Write a macro to press F9 repeatedly, logging only "better" solutions. Have the macro stop when you get to the desired results of 28 & 0.

Sub TrySome()
    NR = Range("Z1048576").End(xlUp).Row + 1
    Ctr = Range("T1").Value
    Application.ScreenUpdating = Range("AH2").Value
    SolutionFound = False
GoAgain:
    ActiveSheet.Calculate
    Ctr = Ctr + 1
    UseIt = 0
    If Range("O1").Value > Range("AK1").Value Then
        UseIt = 1
    ElseIf Range("O1").Value = Range("AK1").Value Then
        If Range("P1").Value <= Range("AL1").Value Then
            UseIt = 1
        End If
    End If
    If UseIt = 1 Then
        If Range("O1") = 28 And Range("P1") = 0 Then
            SolutionFound = True
        End If
        Cells(NR, 26).Resize(1, 11).Value = Array(Range("c8").Value, Range("D8").Value, Range("E8").Value, Range("F8").Value, Range("G8").Value, Range("H8").Value, Range("I8").Value, Range("J8").Value, Range("O1").Value, Range("P1").Value, Range("Q1").Value)
        Range("T1").Value = Ctr
        Application.ScreenUpdating = True
        If Selection.Address = "$T$1" Then
            Cells(NR, 34).Select
        Else
            Range("T1").Select
        End If
        Application.ScreenUpdating = Range("AH2").Value
        ActiveWorkbook.Save
        NR = NR + 1
    End If
    If NR > 300 Then
        Application.ScreenUpdating = True
        Exit Sub
    End If
    If SolutionFound = True Then
        Application.ScreenUpdating = True
        Exit Sub
    End If
    If Ctr Mod 1000 = 0 Then
        Range("T1").Value = Ctr
        Application.ScreenUpdating = True
        If Selection.Address = "$T$1" Then
            Cells(NR, 34).Select
        Else
            Range("T1").Select
        End If
        Application.ScreenUpdating = Range("AH2").Value
    End If
    GoTo GoAgain
End Sub

Sidebar about ScreenUpdating

Sidebar: At first, it is "fun" to watch the iterations roll by. But you eventually realize that you might have to test millions of possibilities. Having Excel re-draw the screen slows the macro down. Use Application.ScreenUpdating = False to not repaint the screen.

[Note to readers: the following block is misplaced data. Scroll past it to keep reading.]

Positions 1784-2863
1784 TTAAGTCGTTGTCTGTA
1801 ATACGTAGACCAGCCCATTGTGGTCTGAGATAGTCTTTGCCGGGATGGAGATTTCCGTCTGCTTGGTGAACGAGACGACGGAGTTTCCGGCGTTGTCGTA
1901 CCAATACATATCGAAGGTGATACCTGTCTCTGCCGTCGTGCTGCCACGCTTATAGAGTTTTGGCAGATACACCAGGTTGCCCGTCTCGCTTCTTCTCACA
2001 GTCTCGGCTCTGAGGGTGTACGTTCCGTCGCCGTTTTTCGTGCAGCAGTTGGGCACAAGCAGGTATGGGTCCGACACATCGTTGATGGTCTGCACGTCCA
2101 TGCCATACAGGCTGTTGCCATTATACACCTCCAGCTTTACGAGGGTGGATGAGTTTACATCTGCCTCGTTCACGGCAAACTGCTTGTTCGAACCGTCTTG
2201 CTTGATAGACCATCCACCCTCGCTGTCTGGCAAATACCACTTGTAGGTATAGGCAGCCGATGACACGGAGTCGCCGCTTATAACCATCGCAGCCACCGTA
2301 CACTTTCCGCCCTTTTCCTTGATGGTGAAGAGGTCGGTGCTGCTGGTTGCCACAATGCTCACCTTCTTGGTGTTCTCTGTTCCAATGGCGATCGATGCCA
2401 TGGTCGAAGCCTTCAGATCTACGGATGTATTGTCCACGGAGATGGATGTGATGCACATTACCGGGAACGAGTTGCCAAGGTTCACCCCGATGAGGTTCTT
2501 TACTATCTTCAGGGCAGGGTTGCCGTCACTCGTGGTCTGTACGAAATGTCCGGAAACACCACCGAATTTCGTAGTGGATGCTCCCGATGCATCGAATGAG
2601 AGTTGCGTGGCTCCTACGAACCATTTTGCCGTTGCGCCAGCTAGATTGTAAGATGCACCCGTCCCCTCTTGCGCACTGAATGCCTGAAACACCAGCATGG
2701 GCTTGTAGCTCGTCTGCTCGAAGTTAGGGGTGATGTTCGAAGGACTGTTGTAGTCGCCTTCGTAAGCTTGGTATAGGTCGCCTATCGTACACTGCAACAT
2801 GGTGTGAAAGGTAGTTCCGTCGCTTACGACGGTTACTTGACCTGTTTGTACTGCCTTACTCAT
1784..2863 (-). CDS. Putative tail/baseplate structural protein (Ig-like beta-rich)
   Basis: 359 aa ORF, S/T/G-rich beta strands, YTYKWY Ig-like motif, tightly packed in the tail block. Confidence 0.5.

Every time you get a new answer or every 1000, let Excel re-draw the screen. Problem: Excel is not redrawing the screen unless the cell pointer moves. I found that by selecting a new cell while ScreenUpdating is True, Excel would re-paint the screen. I decided to have it alternate between the Counter cell and the Best Results So Far.

Application.ScreenUpdating = True
If Selection.Address = "$T$1" Then
  Cells(NR, 34).Select
Else
  Range("T1").Select
End If
Application.ScreenUpdating = Range("AH2").Value

Alternate Solving Solutions

I considered many titles for this video: Press F9 Until Close, Guess Until Correct, Brute Force Solving, Measure of Closeness

Note that I did try using Solver to solve the problem. But Solver could not get close. It never got better than 26 teams when the goal was 28.

Also note that any solution that I get in this video is "dumb-luck". There is nothing intelligent about the solving method. For example, the macro does not say, "We should start from the best solution so far and make some micro-adjustments." Even if you geta solution that is only one number away, it blindly presses F9 again. There is likely a more intelligent way to attack the problem. But... right now... for our swim commissioner, this approach worked.

Download the Workbook

Click here to download the workbook.

Watch the video below to see how the workbook can be used.